Eva Mae Ross
is honored with a Brick from Jeani R. Cranford
Eva Mae (Powell) Ross is more than just my Grandmother. She is one of my best friends. Each and every day, I am blessed with her knowledge, thoughts, and philosophies. I have so many great memories from childhood. And I continue to retain more as time goes on.
When I was young, my Grandma made many of the blouses and pants she, my Mom, and my Aunts wore. From the left over material came halter tops, shirts, pants and shorts for the grandchildren. When I was a toddler, I remember peering out the window from our house, searching my Grandparent's yard next door waiting for Grandma to come out and "play" in her garden. When I spotted her, I would run to find my halter-top and shorts that matched what she wore so I could go help "fix" the beans.
I remember sitting with Grandma on her sewing bench during the winter learning to sing Jingle Bells. I remember Sunday dinners with roast, mashed potatoes, carrots, corn or green beans. Usually, the vegetables were those picked from her garden. I remember how Santa always visited my house and some how knew I would be at Grandma's house, too.
As I grew older, we traveled to her home state Ilinois. We'd visit her Mother and siblings. We'd tour cemeteries and learn about our ancestors. Their joys and struggles would unfold before our eyes as our Grandma and Great-Grandma told their tales. I've seen the building, now a house, which used to be Grandma's school I've traveled with her to greet family at the Powell family reunion in Bloomington, IL more than a handful of time. Each journey brought lessons of family and love.
Education is very important to Grandma. She continues to learn each and every day. She is a fierce reader - sometimes reading several books each week. Her favorite books to read are fiction dealing with history.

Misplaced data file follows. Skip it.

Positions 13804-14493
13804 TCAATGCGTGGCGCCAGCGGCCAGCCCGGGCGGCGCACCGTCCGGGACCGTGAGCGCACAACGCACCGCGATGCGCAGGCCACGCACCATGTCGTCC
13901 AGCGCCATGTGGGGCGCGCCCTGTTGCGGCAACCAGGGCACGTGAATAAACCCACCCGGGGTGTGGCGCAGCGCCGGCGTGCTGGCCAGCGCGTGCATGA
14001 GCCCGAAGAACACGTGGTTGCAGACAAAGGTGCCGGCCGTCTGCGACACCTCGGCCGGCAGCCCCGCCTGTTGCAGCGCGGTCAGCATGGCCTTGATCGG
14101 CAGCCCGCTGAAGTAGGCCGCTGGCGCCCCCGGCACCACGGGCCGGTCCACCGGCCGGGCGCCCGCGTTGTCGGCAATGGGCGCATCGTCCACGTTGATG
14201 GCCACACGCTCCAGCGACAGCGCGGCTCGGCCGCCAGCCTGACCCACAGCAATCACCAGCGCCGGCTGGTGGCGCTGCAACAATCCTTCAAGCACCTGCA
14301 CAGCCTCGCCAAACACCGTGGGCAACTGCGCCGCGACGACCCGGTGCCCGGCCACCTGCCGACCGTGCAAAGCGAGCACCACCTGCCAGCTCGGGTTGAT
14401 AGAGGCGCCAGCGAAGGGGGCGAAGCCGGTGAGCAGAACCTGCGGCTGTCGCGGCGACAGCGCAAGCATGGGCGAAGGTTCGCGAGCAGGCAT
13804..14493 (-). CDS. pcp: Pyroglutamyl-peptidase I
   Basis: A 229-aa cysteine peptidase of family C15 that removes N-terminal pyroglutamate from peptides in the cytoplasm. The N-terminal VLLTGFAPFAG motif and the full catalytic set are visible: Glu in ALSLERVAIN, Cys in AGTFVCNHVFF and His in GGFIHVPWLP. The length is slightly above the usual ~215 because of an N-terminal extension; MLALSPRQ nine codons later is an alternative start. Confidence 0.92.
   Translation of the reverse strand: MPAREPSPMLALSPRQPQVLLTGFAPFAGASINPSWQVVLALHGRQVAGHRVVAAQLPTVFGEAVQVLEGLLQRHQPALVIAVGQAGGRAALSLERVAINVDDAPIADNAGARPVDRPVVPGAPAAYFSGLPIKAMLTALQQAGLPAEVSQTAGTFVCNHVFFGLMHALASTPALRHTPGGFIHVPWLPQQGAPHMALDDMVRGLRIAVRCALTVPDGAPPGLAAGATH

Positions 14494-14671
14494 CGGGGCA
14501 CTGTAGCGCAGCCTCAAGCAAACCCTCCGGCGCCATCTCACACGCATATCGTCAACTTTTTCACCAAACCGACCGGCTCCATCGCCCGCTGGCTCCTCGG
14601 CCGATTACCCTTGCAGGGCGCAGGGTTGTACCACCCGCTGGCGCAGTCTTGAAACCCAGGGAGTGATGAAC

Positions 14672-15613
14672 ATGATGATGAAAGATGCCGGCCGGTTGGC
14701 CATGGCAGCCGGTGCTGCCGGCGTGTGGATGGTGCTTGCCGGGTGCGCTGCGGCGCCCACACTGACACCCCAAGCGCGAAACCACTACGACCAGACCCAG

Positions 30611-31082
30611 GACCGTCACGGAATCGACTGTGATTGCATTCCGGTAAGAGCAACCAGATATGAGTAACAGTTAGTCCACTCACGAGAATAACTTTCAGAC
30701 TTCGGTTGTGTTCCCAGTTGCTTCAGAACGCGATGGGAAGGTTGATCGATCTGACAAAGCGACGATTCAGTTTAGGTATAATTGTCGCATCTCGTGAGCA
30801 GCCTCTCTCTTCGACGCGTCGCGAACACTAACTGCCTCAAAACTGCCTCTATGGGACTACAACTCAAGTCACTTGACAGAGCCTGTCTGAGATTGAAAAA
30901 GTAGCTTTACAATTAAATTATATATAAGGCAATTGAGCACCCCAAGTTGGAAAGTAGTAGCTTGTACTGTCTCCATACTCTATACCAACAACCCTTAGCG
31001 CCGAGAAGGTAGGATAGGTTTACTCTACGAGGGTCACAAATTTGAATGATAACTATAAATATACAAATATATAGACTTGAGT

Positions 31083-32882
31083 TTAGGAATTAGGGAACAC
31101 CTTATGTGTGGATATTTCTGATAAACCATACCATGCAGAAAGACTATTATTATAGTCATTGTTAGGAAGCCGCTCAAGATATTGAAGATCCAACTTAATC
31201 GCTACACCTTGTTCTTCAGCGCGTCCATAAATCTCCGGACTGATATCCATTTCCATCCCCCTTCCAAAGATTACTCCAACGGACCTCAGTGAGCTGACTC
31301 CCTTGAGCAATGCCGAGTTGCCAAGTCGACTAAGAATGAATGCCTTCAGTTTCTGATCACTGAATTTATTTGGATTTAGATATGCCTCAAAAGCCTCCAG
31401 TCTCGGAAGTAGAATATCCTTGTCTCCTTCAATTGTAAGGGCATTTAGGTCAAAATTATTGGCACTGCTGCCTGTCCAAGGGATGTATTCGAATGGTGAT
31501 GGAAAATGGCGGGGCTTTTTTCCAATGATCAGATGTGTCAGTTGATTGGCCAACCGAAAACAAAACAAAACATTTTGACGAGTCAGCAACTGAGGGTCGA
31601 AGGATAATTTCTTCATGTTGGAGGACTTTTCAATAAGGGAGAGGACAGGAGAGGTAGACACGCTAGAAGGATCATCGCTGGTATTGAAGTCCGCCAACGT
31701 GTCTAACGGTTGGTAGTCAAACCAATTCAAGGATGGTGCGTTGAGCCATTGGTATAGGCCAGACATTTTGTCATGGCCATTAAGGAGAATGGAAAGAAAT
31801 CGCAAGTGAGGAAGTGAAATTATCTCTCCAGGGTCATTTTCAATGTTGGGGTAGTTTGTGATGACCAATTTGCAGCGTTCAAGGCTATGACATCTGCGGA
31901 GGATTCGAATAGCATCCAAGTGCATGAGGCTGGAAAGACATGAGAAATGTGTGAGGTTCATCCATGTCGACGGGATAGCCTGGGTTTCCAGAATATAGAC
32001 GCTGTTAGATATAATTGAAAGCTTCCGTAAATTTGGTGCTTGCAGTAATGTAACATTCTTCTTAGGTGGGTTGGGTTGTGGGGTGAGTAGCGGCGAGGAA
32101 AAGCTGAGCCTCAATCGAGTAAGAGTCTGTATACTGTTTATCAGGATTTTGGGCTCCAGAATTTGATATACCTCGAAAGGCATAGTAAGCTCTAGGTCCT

Her all-time love, however, aside from her family, is quilting. Anyone who knows Eve Ross recognizes her masterful quilting. She's received top awards numerous times at both the Sedgwick County and the Kansas State fairs. In 1997, she won Best of Show as amateur with her unforgettable magnolia quilt. In 1998, she won Best of Show and Best of Show Runner Up as professional with her Cardinal in the Pines and Ivory Basket - her first appliqued quilt. October 14, 2000, I honored her with her own quilt show.We shared her quilts with a few hundred people who were delighted to see such beautiful works of art. Grandma has said I coundn't have given her anything as great as the show.
Grandma loves life and keeps it rich. She has taught me never to waste a single day. She has taught meto make sure to be thankful and use the blessings and gifts I receive to help others. She has taught me to always give more than I receive.
What better way to celebrate her 72nd birthday this August 12, 2002, than with a brick in the WSU Plaza of Heroines honoring one of my favorite heroines?
Jeani R. Cranford